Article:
11 October 2018
Wing Commander Sharon Brown (Ret'd)
Australian War Memorial, Canberra
I offer my own warm welcome to the Australian War Memorial, to our distinguished guests, ladies and gentlemen. To my fellow veterans and families, welcome home.
Here, in the heart of the land we love, we commemorate those Australians who have died in war.
We devote ourselves to our mission to assist Australians to remember, interpret and understand the Australian experience of war and its enduring impact on Australian society.
Over the past four years, we have commemorated the centenary of the First World War. A war which is still remembered as the war to end all wars. We know that it was not that.
Sadly, the truism applies from 1918 to 2018 that the more things change, the more they stay the same.
And as we approach the Centenary of the Armistice of the First World War, we launch this exhibition to explore the common themes of the Australian experience After the War from 1918 to today.
After the War – without even stepping inside the gallery, the title itself provokes deep reflection as After the War implies that there is an end to war.
Those that have seen the end of war are not amongst us today. They no longer enjoy the privilege of the life that we do – they are the dead.
Only the dead have seen the end of war.
They are the more than 102000 Australians who permanently inhabit the Commemorative Area of the Memorial. Sitting silently upon the Australian Roll of Honour as a stark visual representation of the enormity of our sacrifice.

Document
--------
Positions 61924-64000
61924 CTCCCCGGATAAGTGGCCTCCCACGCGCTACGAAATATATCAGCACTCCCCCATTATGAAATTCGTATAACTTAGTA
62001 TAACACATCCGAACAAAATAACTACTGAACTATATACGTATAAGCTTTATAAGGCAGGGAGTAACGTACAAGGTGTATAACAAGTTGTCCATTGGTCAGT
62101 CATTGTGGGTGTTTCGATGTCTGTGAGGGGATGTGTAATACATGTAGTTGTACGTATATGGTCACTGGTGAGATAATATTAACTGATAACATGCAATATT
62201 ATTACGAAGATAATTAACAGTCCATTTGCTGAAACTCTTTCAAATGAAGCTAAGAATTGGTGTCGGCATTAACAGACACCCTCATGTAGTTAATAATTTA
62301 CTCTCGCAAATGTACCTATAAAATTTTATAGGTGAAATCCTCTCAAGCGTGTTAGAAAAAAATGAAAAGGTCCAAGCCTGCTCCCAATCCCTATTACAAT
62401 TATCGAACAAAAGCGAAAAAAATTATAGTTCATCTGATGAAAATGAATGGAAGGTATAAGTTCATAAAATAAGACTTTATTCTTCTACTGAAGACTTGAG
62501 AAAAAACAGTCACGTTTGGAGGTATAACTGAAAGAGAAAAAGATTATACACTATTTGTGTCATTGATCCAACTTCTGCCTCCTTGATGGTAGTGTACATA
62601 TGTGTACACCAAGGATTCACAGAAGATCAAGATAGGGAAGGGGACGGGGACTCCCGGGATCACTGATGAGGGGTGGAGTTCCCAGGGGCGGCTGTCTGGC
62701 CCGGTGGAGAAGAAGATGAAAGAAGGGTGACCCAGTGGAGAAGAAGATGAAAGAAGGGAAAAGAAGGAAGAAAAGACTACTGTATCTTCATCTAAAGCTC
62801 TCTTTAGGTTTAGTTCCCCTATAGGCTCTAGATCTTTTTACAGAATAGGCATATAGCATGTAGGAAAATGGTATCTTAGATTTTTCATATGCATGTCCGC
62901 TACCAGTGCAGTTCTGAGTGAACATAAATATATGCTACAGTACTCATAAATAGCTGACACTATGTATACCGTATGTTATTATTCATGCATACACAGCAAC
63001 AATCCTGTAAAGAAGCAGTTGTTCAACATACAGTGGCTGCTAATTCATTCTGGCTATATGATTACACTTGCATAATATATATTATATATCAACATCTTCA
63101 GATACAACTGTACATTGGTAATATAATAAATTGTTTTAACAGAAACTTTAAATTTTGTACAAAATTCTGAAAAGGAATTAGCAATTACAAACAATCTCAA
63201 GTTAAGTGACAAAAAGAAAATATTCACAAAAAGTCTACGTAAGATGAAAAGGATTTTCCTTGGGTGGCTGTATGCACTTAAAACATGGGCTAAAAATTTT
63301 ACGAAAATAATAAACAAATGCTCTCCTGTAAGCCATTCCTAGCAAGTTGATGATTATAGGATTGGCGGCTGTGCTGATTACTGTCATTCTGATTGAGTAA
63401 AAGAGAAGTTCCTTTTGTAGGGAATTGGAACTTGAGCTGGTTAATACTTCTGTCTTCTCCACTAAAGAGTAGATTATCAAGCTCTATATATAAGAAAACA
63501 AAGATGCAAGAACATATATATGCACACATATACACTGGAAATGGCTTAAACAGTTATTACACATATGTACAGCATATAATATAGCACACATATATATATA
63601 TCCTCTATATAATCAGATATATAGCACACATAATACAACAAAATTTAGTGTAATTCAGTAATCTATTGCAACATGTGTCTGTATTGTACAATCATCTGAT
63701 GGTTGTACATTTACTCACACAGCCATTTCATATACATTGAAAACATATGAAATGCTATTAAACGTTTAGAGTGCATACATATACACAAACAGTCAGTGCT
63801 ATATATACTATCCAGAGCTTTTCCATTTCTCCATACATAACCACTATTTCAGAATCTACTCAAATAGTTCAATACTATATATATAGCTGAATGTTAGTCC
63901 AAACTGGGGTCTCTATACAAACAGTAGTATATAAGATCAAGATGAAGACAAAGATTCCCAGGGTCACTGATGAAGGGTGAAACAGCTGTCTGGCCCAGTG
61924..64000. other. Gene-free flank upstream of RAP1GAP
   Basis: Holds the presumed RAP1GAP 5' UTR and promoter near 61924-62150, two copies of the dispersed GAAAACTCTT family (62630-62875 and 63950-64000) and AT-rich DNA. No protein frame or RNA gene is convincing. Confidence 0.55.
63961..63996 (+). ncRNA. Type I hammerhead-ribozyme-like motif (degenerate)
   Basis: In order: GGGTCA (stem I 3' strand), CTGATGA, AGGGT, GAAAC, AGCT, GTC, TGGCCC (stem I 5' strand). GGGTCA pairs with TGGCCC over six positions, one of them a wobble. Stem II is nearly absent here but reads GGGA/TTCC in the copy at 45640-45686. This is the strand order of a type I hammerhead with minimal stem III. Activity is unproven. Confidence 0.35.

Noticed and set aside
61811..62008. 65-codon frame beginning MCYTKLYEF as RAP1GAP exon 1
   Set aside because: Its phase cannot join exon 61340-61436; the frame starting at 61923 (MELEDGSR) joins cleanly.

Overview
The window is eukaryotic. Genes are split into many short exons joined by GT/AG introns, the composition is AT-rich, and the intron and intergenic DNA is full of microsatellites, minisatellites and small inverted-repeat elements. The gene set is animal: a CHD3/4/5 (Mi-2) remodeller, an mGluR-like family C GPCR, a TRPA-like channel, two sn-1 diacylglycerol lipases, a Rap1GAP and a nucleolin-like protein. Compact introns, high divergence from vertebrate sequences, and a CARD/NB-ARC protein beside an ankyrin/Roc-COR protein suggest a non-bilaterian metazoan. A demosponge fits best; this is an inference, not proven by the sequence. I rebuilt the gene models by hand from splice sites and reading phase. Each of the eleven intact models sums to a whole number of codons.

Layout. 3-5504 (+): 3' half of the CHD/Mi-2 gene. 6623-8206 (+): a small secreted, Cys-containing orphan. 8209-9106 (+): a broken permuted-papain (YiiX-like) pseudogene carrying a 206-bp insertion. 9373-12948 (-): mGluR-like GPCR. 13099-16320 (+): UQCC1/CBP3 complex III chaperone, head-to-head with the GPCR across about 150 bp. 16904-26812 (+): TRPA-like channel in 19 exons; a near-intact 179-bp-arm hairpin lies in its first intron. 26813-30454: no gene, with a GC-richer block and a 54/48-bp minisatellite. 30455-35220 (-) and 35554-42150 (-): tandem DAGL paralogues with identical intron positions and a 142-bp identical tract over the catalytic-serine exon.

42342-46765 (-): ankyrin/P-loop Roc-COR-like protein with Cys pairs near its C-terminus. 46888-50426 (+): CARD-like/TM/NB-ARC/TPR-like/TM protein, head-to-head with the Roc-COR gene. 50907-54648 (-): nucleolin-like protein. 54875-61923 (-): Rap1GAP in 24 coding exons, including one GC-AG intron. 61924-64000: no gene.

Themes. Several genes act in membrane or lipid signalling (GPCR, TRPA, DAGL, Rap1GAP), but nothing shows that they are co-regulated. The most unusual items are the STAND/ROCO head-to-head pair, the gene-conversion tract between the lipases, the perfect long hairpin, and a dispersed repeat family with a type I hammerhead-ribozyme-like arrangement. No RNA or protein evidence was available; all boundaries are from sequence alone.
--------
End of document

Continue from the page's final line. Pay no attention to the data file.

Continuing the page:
They are the countless men, women and families whose personal war raged on, here in Australia. The ones whose lives ended alone, by their own hand.
We can only assume that any hope of a time After the War was simply imperceptible to them.
Imagine if you will, what After the War could be. The realisation by world leaders and everyday people that war is but a mindless folly of humankind, paid for with the most precious resource available to each of us – life.
Imagine that the First World War was indeed the war to end all wars, and that in the wake of such global destruction, the generation that endured such loss, resolved that such sacrifice would never again be abided.
Just imagine . . .
Because indeed, War comes at a cost.
A human cost. One that does not discriminate between the victors and the defeated.
A human cost that hangs heavy in the air as the guns fall silent.